5. Environmental Human Rights and Environmental Conflicts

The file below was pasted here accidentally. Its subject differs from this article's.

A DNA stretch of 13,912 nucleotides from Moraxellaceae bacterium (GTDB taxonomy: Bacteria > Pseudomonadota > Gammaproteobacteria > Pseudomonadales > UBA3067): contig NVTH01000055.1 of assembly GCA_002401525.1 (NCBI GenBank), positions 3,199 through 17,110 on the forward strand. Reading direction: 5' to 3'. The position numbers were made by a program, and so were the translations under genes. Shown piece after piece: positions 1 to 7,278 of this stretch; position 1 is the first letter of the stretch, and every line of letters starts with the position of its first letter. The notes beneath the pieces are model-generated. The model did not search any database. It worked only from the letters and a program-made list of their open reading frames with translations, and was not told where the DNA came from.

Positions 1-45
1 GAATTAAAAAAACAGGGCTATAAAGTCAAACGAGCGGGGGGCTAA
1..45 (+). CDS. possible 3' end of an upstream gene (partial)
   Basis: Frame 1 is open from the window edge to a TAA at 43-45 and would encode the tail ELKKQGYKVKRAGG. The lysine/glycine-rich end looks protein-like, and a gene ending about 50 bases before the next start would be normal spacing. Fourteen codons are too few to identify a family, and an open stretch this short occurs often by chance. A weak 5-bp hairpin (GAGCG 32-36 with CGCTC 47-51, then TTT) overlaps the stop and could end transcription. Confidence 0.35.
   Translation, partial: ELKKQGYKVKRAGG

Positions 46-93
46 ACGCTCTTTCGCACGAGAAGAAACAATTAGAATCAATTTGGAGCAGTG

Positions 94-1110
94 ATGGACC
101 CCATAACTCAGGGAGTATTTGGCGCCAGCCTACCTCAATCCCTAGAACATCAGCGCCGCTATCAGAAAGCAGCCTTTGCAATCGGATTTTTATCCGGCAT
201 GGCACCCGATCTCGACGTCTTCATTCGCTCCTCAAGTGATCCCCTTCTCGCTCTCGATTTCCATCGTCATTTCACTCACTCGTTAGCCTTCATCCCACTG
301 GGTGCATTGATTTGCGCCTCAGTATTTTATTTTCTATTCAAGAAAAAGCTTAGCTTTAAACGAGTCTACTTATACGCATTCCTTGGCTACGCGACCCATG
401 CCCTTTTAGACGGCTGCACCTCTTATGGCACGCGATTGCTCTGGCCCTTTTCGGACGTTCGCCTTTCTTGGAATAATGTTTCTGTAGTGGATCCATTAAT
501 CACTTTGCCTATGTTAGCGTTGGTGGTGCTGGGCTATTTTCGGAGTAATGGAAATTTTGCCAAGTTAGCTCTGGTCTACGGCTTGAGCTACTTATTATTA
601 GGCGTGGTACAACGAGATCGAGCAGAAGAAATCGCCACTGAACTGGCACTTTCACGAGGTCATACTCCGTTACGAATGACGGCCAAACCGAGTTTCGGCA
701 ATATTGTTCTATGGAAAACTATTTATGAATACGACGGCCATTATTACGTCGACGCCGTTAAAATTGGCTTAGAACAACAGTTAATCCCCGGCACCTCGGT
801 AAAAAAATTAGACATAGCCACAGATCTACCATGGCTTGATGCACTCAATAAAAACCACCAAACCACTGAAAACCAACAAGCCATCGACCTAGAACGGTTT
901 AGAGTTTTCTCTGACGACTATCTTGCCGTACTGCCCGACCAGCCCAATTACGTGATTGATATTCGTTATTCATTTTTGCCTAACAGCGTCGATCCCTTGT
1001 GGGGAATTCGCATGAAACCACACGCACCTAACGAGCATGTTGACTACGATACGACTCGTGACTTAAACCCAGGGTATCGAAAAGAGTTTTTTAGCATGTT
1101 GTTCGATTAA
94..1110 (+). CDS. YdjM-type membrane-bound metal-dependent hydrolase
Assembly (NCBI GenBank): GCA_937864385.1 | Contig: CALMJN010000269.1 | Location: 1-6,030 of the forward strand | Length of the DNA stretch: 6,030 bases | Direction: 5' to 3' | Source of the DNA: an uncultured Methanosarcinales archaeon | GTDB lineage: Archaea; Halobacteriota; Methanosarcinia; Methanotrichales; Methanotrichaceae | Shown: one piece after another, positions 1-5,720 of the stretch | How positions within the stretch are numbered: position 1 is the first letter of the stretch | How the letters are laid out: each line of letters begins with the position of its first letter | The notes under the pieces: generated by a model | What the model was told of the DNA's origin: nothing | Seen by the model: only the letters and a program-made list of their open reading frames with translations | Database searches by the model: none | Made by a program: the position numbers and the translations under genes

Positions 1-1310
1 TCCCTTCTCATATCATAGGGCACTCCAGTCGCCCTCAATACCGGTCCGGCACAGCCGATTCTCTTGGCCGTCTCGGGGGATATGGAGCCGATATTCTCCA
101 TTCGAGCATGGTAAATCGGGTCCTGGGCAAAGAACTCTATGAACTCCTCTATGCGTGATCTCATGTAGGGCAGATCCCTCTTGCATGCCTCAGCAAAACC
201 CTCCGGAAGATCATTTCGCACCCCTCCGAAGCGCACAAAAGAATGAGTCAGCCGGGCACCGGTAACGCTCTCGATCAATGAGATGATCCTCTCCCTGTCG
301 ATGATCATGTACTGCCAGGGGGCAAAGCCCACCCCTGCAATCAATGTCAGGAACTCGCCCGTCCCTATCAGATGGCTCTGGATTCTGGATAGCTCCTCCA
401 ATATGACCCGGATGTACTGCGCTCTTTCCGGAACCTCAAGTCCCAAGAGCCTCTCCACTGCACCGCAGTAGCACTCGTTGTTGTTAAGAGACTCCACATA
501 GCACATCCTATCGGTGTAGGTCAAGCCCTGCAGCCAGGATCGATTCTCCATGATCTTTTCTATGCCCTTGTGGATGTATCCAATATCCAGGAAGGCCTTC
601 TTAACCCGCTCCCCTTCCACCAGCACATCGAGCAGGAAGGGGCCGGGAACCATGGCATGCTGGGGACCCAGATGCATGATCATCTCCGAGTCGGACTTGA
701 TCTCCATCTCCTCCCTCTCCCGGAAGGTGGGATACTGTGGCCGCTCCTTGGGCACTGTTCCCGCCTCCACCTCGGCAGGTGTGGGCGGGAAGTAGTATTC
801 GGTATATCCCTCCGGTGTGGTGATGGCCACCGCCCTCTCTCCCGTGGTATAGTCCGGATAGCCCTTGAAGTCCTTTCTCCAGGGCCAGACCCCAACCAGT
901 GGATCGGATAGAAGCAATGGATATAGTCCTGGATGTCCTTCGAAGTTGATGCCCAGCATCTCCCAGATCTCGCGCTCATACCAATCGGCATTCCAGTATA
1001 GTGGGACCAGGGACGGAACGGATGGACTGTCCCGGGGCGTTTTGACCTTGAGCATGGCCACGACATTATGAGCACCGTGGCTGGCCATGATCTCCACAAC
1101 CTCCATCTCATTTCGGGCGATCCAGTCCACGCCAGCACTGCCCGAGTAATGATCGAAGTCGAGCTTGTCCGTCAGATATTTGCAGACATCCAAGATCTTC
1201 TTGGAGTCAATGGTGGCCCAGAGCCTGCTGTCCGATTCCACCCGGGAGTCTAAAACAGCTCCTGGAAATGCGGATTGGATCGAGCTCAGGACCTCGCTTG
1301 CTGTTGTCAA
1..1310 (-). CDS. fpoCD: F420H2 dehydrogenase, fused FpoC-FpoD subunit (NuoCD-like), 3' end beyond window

This research line is intended to investigate and document how far the definition in the 2014 of U.N. “Environmental Human Rights” (which expands the traditional understanding of environmentally relevant HRs focused on substantive rights, with procedural rights, whose violations are likely to both cause or to be caused by environmental harms) has been influence by Political Ecology theory and agency. This last critically deconstructs the mainstream liberal perspective to explain how environmental challenges are permeated with issues of power circulation and social justice; points out the mutual influence of environmental degradation and economic, social and cultural poverty; and offer the theoretical framework for the legitimation and discussion of environmental conflicts. My research aims at clarifying whether and under what condition environmental conflicts can be considered as originated from EHR violation or the inadequate application of procedural EHRs, in situations where state or non-state actors (particularly national or multinational enterprises) are threatening the enjoyment of the substantive component of these very rights.